As we’re fond of pointing out, rightbloggers are prone to mood swings between triumphalism and persecution mania. Though we’re sure they’ll be on the upswing by the time the 2014 [midterm] elections roll around — they’re gamers that way — lately they seem to be on a down cycle.
In fact, to hear rightbloggers tell it, they’re currently being ground under the jackboot of liberal fascism. Colleges don’t want conservatives to give commencement addresses, which is fascism. Companies and government bodies make them follow rules, which is fascism. They may not even win literary awards they feel entitled to. Jesus Christ, what is this, Russia?
Ha ha ha, I kill me. The commencement example in this case was former Secretary of State Condoleezza Rice, who was going to get $35,000 to talk to the kids at Rutgers, who instead told her to fuck off and the school swapped in former New Jersey Governor Tom Kean (“who,” I then observed, “is a Republican but since he hasn’t run for office since the 1980s is probably now considered a Socialist.” Sometimes this gift of prophecy feels like a curse!). As I then observed, the wingnuts went wild:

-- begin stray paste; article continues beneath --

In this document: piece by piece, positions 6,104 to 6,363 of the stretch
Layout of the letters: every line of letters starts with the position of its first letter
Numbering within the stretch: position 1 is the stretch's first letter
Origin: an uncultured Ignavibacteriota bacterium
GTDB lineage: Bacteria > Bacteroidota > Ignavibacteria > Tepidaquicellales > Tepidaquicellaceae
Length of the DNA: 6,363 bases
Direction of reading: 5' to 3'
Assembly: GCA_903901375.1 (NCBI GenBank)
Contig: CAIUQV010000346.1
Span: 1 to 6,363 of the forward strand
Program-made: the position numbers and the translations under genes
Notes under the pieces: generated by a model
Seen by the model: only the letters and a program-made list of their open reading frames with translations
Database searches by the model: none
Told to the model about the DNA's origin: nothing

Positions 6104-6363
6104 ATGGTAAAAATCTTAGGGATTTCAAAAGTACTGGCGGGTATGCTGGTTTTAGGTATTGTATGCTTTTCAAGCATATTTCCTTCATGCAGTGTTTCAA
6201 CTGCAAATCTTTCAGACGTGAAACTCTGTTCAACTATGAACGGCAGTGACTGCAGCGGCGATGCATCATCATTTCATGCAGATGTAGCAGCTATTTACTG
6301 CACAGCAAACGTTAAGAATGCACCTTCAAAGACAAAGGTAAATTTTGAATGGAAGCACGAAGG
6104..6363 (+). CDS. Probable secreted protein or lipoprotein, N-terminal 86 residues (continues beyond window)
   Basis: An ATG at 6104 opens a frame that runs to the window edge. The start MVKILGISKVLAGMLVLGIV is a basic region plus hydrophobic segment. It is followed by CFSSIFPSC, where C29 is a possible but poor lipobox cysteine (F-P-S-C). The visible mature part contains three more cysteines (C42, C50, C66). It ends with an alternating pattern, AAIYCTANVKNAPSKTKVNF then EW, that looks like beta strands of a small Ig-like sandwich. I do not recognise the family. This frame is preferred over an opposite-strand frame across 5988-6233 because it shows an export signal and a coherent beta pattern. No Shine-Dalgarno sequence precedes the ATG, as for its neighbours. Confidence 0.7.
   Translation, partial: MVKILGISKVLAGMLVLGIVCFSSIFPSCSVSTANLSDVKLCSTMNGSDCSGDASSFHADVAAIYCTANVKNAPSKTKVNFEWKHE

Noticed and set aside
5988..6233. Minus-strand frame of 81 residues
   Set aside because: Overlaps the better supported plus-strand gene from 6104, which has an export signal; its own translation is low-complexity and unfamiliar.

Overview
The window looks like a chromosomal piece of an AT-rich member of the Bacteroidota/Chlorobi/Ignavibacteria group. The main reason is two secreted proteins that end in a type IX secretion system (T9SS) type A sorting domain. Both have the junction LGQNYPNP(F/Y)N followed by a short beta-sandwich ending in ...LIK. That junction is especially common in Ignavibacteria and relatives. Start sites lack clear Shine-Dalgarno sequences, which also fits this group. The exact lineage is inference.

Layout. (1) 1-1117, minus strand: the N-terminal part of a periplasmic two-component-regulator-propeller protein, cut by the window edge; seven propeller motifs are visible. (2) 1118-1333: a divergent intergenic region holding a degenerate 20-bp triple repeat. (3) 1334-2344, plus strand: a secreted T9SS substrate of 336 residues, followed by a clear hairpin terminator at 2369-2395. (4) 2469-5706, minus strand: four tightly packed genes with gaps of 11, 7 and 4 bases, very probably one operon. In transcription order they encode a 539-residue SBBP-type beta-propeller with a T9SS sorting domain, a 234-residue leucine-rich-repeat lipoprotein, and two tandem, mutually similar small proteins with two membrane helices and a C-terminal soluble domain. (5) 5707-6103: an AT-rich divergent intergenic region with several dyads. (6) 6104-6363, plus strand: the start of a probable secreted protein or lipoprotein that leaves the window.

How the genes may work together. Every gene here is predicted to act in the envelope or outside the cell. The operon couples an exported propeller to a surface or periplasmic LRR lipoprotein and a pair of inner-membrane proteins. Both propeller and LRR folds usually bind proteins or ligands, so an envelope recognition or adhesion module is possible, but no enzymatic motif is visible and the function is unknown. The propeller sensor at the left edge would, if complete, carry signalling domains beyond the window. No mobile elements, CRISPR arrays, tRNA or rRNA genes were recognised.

Even though Rice herself said that “America’s belief in free speech and the exchange of ideas… is not what is at issue here,” many of the brethren asserted that Rice’s exit was liberal fascism because she had a Constitutional right to that platform and that thirty-five grand no matter what.
Campus Reform had the smoking gun: “Emails: Rutgers professors pushed students to protest Condoleezza Rice as commencement speaker.” Teachers trying to influence students! (They even held “teach-ins” against Rice, Campus Reform informed us. That’s a total violation of free speech!) “College campuses essentially operate on mob rule at this point,” harrumphed Sonny Bunch of the Washington Free Beacon. “This is why we lost the campuses,” bloody-flagged William A. Jacobson of Legal Insurrection. “We let the load [sic] mouths and bullies have their way.”